The issue of teen curfews set up a firestorm of back and forth between supporters and opponents of a bill addressing the issue Monday afternoon. House Majority Leader Nate Gentry, R-Albuquerque, presented a bill that would allow municipalities and counties to set their own curfew rules for minors. During his presentation to the House Regulatory and Public Affairs Committee, Gentry said that the bill would not have major impact, saying that the term “curfew” is “a bit misleading.”
“All this bill does is during school hours and from midnight until five, law enforcement can contact minors,” he said. Gentry said the bill defines minors as people who are 16 years old and under. Still, the bill drew opposition from many, including some fellow lawmakers in committee.
Rhetoric on abortion heated up in 2015 after anti-abortion advocates leaked videos of Planned Parenthood officials and Robert Dear violently attacked a clinic in Colorado Springs. But whether the emotional debate comes to bills at the legislative session later this month and next isn’t yet known. Measures impacting abortion rights face odds this year because the upcoming session is focused on the state budget. Gov. Susana Martinez has the sole authority to allow any legislation not related to the state budget to be heard this year. So far, only state Rep. Yvette Herrell, R-Alamogordo, has confirmed publicly that she asked Martinez to allow the Legislature to hear a bill that would ban abortion procedures after 20 weeks of pregnancy.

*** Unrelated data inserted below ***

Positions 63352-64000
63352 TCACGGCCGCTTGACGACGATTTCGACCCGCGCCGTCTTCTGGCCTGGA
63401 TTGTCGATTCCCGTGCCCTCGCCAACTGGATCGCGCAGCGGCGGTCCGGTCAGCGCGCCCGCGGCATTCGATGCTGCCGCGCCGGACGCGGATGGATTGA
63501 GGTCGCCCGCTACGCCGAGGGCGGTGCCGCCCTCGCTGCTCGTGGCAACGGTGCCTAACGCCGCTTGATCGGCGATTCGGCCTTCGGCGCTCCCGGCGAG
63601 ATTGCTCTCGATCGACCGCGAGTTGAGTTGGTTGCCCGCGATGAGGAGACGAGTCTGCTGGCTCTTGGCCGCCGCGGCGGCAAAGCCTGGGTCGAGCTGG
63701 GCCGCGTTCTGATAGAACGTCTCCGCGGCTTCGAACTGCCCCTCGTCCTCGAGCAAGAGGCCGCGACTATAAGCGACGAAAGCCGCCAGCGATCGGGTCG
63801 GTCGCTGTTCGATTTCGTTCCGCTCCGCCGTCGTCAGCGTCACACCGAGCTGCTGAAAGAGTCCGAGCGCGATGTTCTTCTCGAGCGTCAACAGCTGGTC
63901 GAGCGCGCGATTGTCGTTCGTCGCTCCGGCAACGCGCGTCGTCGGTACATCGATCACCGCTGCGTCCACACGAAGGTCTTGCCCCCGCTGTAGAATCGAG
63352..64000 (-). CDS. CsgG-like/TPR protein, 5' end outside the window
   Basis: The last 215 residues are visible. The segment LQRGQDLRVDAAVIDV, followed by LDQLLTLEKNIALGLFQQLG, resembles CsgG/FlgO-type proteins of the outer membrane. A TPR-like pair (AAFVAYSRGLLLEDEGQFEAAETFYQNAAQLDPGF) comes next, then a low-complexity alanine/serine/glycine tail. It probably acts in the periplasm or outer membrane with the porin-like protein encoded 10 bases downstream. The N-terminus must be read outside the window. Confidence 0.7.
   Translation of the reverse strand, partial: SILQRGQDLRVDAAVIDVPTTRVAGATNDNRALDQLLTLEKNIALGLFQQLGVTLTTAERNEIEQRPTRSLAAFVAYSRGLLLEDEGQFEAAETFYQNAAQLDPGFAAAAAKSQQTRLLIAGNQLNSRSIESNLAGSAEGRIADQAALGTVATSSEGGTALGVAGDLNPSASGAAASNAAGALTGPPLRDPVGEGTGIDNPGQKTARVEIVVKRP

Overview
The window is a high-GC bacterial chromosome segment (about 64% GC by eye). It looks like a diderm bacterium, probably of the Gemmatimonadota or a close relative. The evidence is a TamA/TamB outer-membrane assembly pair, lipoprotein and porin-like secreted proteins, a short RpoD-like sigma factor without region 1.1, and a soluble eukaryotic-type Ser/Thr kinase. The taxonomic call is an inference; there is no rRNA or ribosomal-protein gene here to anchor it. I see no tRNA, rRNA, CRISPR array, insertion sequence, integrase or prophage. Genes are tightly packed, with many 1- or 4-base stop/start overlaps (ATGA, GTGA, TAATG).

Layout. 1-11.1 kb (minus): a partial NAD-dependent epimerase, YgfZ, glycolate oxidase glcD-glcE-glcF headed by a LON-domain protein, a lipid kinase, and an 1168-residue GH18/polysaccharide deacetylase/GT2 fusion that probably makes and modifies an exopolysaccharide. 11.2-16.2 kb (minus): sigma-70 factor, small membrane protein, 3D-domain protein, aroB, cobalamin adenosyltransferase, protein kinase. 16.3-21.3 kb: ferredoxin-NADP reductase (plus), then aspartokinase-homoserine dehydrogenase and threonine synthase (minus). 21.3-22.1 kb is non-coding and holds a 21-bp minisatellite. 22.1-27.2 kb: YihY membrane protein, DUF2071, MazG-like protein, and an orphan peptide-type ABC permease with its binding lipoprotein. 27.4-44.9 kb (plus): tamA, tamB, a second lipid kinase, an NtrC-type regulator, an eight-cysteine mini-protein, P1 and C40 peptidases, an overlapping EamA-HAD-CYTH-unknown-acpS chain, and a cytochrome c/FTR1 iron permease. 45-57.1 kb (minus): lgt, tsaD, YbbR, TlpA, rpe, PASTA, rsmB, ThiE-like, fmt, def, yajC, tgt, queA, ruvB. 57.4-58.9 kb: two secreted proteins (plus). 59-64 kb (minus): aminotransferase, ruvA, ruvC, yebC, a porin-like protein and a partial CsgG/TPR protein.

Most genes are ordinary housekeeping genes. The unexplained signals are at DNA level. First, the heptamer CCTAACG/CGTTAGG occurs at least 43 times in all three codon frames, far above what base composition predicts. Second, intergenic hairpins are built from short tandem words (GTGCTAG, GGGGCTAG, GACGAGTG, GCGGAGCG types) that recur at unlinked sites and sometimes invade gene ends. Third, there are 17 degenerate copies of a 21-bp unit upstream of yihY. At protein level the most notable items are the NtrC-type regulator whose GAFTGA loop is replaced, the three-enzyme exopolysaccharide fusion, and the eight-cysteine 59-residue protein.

The New Mexico Legislature’s opening week coincides with the anniversary of the polarizing Roe v. Wade Supreme Court decision, and activists who oppose abortion say they hope this session will shift state laws in their favor. Formed after Albuquerque voters defeated a ballot measure to restrict abortion services in the city, Protest ABQ has plans to take advantage of the newly Republican-controlled House of Representatives by pressuring lawmakers into votes on statewide restrictions. As of press time, no abortion rollback measures have been proposed. That could change quickly if Father Stephen Imbarrato and the activists he helps coordinate have their way. Imbarrato is a Catholic priest whose accent and straight-up, conversational style harken back to his New York roots.